NATO ambassadors met on Wednesday to consider a Turkish request for the deployment of Patriot missiles near its border with Syria as the conflict in its southern neighbour deepens.
The move highlights Ankara’s fears that the situation on its border could deteriorate rapidly and echoes its calls for military support during the two Gulf wars, when NATO deployed surface-to-air missiles on its soil in 1991 and 2003.
Turkey formally made the request after weeks of talks with NATO allies about how to shore up security on its 900-kilometre border. It has repeatedly scrambled fighter jets along the frontier and responded in kind to stray Syrian shells flying into its territory.
The head of NATO said the alliance would discuss the request “without delay.” Ambassadors from the 28 NATO members convened a meeting at the military alliance’s Brussels headquarters.
“Such a deployment would augment Turkey’s air-defence capabilities to defend the population and territory of Turkey,” Secretary-General Anders Fogh Rasmussen said. “It would contribute to the de-escalation of the crisis along NATO’s southeastern border.”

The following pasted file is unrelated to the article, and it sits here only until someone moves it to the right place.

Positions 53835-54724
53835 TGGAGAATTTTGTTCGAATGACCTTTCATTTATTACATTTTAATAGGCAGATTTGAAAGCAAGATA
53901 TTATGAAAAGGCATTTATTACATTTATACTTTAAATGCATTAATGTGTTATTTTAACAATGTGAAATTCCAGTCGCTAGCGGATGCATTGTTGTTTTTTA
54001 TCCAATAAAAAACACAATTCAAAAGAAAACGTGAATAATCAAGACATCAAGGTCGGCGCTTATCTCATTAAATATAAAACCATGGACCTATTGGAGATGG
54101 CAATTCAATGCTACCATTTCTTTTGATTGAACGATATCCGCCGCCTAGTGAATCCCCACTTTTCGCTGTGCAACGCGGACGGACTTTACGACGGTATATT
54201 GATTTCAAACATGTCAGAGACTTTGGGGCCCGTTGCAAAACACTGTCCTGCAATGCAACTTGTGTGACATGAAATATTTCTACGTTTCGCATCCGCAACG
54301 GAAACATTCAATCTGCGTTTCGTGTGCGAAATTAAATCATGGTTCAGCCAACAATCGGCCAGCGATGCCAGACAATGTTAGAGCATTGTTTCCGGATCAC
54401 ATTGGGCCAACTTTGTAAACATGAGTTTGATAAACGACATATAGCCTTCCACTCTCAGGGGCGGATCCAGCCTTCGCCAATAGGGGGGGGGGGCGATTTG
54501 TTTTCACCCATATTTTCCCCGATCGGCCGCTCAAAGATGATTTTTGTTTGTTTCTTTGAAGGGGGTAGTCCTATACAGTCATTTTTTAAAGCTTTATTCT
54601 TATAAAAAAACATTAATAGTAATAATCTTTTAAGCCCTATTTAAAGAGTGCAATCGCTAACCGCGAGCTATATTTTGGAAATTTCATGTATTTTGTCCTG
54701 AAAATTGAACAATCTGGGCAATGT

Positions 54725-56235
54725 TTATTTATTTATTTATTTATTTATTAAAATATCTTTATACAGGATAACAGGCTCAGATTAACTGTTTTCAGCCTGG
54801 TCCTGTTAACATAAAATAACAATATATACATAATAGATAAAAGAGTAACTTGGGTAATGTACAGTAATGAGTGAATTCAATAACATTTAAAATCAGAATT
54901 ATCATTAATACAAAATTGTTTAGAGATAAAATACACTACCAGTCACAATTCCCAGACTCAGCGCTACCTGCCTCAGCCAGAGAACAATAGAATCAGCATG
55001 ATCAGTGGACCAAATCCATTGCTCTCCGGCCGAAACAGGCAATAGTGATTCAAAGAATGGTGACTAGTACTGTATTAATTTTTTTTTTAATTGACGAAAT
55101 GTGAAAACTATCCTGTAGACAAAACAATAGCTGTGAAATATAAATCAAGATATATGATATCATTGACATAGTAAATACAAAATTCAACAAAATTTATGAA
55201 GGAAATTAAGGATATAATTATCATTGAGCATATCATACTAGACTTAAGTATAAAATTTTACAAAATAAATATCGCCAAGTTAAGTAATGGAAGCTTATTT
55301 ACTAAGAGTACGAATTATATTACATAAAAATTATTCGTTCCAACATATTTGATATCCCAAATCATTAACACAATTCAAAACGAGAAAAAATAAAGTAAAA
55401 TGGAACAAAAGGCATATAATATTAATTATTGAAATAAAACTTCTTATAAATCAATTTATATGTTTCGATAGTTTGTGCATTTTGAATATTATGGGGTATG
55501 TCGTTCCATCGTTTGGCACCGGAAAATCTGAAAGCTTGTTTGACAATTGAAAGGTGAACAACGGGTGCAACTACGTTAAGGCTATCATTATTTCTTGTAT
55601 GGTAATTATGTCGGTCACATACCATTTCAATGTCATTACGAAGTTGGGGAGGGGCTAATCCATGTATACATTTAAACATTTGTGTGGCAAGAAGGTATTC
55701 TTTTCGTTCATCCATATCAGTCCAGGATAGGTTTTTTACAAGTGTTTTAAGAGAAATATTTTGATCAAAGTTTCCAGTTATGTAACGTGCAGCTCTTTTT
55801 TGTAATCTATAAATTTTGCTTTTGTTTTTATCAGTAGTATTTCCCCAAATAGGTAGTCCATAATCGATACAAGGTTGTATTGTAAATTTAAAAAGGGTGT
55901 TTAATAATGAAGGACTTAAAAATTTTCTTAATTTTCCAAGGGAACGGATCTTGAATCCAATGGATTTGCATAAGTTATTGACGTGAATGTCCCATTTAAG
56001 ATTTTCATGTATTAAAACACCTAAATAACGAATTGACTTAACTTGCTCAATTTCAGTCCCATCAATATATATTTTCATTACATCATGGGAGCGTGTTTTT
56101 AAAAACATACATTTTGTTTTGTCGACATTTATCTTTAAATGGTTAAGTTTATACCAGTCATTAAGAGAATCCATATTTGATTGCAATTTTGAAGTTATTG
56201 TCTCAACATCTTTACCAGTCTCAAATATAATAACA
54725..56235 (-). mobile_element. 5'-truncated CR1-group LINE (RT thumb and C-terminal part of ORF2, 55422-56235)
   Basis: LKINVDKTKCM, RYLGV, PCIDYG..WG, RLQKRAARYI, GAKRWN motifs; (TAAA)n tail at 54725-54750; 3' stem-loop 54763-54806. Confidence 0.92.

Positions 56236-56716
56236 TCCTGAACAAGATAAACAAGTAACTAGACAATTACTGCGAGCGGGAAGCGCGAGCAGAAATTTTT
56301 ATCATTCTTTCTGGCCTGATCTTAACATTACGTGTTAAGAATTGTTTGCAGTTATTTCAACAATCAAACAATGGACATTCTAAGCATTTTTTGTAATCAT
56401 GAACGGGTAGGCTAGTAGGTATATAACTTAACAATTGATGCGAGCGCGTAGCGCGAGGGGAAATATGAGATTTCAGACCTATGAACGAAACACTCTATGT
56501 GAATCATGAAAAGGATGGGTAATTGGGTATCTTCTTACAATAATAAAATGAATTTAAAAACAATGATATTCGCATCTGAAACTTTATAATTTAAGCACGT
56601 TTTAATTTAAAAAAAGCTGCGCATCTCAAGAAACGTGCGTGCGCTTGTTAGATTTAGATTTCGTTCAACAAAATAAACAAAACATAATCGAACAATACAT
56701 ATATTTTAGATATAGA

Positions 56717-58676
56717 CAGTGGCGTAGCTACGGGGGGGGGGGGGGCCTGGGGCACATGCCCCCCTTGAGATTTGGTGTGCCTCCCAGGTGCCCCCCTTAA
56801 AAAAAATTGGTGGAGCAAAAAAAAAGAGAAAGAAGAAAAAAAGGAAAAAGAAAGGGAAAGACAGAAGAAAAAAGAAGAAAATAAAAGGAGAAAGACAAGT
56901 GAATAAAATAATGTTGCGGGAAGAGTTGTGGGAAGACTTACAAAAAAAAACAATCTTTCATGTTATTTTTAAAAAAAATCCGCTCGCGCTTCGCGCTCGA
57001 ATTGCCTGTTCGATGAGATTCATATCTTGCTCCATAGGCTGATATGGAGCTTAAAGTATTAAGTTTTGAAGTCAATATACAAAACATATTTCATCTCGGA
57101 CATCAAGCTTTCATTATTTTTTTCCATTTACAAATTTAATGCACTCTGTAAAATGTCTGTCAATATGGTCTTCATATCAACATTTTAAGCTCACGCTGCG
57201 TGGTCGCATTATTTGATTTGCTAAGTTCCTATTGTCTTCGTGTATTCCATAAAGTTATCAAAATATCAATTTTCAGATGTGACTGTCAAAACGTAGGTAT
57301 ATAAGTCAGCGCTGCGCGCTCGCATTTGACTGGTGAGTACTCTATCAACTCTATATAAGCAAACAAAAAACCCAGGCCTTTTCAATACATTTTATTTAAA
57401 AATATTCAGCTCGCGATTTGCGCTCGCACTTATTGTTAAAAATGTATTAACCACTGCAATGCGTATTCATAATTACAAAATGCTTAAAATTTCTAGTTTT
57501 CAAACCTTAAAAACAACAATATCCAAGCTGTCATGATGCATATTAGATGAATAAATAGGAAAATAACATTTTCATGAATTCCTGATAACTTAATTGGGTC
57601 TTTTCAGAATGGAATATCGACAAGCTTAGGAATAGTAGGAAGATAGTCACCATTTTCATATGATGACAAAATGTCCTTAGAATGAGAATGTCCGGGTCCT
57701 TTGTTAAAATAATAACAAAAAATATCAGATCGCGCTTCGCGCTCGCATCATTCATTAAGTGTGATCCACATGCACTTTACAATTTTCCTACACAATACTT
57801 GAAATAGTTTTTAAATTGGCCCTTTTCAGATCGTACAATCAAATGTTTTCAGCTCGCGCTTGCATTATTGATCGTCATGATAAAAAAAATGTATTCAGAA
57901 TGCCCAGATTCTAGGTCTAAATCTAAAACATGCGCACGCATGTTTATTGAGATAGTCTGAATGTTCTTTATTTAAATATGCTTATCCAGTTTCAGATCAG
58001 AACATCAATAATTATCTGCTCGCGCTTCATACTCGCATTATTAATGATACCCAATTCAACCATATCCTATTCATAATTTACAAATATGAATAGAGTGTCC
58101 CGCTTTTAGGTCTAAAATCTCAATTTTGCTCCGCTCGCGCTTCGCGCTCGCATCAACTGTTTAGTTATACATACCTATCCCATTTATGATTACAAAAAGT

Turkey is reluctant to be drawn into a regional conflict but the proximity to its border of bombing raids is testing its pledge to defend itself. It has found itself increasingly isolated and frustrated by a lack of international action.
A major player in supporting Syria’s opposition and planning for the post-conflict era, Turkey is worried about Syria’s chemical weapons, the refugee crisis along its border and what it says is Syrian support for Kurdish militants on its own soil.
Concerns in Ankara deepened last week with an air assault by forces loyal to President Bashar al-Assad on the rebel-held frontier town of Ras al-Ain, which triggered some of the biggest refugee movements since the 20-month-old conflict began.
More than 120,000 Syrian refugees are sheltering in camps in southern Turkey, and with winter setting in and millions of people estimated to be short of food inside Syria, there are concerns many more will pour in.
Turkey has led calls for a buffer zone to be set up inside Syria where refugees could be safely sheltered, a move that would have to be policed by foreign air power to be credible, but the idea has gained little international traction.